Gwakwani is a small rural village – with about 70 to 100 villagers - located in the northern part of the Limpopo province in South Africa. Over the years, the population size has gradually decreased due to socio-economic strain and challenges with infrastructure, electricity and telecommunications.
The University of Johannesburg (UJ) together with Schneider Electric South Africa, embarked on a community outreach project to alleviate the plight of the Gwakwani villagers who can be classified as the poorest of the poor making a living from subsistence farming.
In 2013, electrical and electronic engineering students led by Prof Johan Meyer, the Head of School for Electrical and Electronic Engineering within the Faculty of Engineering and the Built Environment, UJ, together with industry partners began with the UJ Gwakwani Village Project with the aim to developed local solutions for local problems, with life- altering results.
"Due to the lack of an electricity supply the villagers faced the dilemma of a sustainable clean water supply," says Prof Meyer adding that the initiative in the end provided the Gwakwani community with the basic amenities of water and electricity.
Prof Meyer points out that a phased approach was followed where the first phase of the project included the installation of a solar powered water pumping system, a mini cellphone charging station, a small security lighting system and a remote monitoring and communication system. The second phase of the project includes the installation of solar lighting in the village dwellings.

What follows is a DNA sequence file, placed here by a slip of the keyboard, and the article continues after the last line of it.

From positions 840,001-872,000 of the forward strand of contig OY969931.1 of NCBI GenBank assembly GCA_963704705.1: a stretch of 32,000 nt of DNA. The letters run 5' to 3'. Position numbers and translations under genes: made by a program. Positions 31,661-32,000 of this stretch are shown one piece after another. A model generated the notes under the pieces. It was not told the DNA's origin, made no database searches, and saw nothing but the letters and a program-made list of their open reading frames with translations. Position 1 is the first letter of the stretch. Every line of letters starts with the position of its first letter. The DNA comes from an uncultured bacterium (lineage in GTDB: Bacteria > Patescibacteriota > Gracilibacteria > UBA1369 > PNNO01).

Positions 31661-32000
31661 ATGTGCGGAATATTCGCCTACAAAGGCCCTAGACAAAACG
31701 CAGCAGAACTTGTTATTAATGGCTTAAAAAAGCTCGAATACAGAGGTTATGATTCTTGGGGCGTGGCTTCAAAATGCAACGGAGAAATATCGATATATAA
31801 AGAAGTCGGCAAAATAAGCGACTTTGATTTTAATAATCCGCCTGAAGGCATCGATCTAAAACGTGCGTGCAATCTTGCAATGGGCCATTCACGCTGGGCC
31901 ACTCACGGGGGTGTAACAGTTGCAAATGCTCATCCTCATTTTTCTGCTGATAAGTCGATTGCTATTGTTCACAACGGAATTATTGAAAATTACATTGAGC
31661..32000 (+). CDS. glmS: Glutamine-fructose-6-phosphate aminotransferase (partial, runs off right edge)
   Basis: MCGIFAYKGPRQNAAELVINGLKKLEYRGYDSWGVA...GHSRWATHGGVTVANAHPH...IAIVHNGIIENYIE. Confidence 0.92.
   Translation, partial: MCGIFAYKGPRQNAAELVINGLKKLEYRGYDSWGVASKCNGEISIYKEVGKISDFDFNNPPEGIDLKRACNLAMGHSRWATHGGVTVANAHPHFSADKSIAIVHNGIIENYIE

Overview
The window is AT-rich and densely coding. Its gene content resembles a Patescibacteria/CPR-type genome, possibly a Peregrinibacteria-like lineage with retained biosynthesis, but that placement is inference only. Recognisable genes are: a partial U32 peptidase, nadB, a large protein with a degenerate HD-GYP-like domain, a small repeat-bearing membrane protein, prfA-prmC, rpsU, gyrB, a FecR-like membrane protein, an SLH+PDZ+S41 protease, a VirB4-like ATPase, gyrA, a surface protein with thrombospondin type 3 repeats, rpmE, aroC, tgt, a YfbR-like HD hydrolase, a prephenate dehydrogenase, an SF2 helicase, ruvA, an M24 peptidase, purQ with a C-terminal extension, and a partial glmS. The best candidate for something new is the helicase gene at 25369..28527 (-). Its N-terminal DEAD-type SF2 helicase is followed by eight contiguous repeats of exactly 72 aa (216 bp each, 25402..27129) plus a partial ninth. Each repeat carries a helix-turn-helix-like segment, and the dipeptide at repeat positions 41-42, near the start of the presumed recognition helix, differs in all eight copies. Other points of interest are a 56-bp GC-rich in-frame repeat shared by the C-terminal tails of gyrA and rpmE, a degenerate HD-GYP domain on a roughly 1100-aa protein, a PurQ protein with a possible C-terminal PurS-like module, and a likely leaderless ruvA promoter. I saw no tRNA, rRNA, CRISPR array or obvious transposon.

"Through this initiative 35 households were supplied with lights, enabling the children of the village, who walk 6km to the nearest primary school and 18km to the nearest high school to complete their homework at night. In a containerised crèche, with the first television set in the history of the Village, the youngest in the community are exposed to educational channels on television and the wider world has now been brought to Gwakwani. A bakery that employs nine people, produces up to 140 loaves of bread daily, upskilled villagers, and supplements their income," says Prof Meyer.
He stresses that the Village's water was supplied from a borehole via a diesel powered borehole pump. "Villagers travelled close to 100 km to the nearest diesel supply point. The only other source of water was the Mutale River, a high-risk malaria area this resulted in up to 25 cases of Malaria annually. UJ replaced the diesel pump with a solar powered grundfos pump. There is now unlimited supply of fresh borehole water through a tap network, food security through vegetable gardening, income generation through large crop farming and there were only five cases of malaria in the last three seasons."
Prof Meyer points out that success of community outreach projects not only depends on the technical solution provided but also on the social and cultural acceptability of the solution and of the solution provider.
"The Project demonstrates the possibilities when academia, industry and communities use technology to improve the lives of ordinary South Africans. Building a trust relationship was essential for this project as the project work included the removal of existing infrastructure which included the diesel driven borehole pump. Through this project our students were exposed to real-life engineering projects and opportunities, to solve critical issues where they are needed most. It provided our students the opportunity to explore and connect with our wider community. We constantly expose our students to the world outside of UJ and outside their immediate surroundings by connecting them with real-life engineering projects and opportunities."
The University's School for Electrical and Electronic Engineering will be showcasing the design of the engineering educational Project and the economic development opportunities co-created through industry partnerships.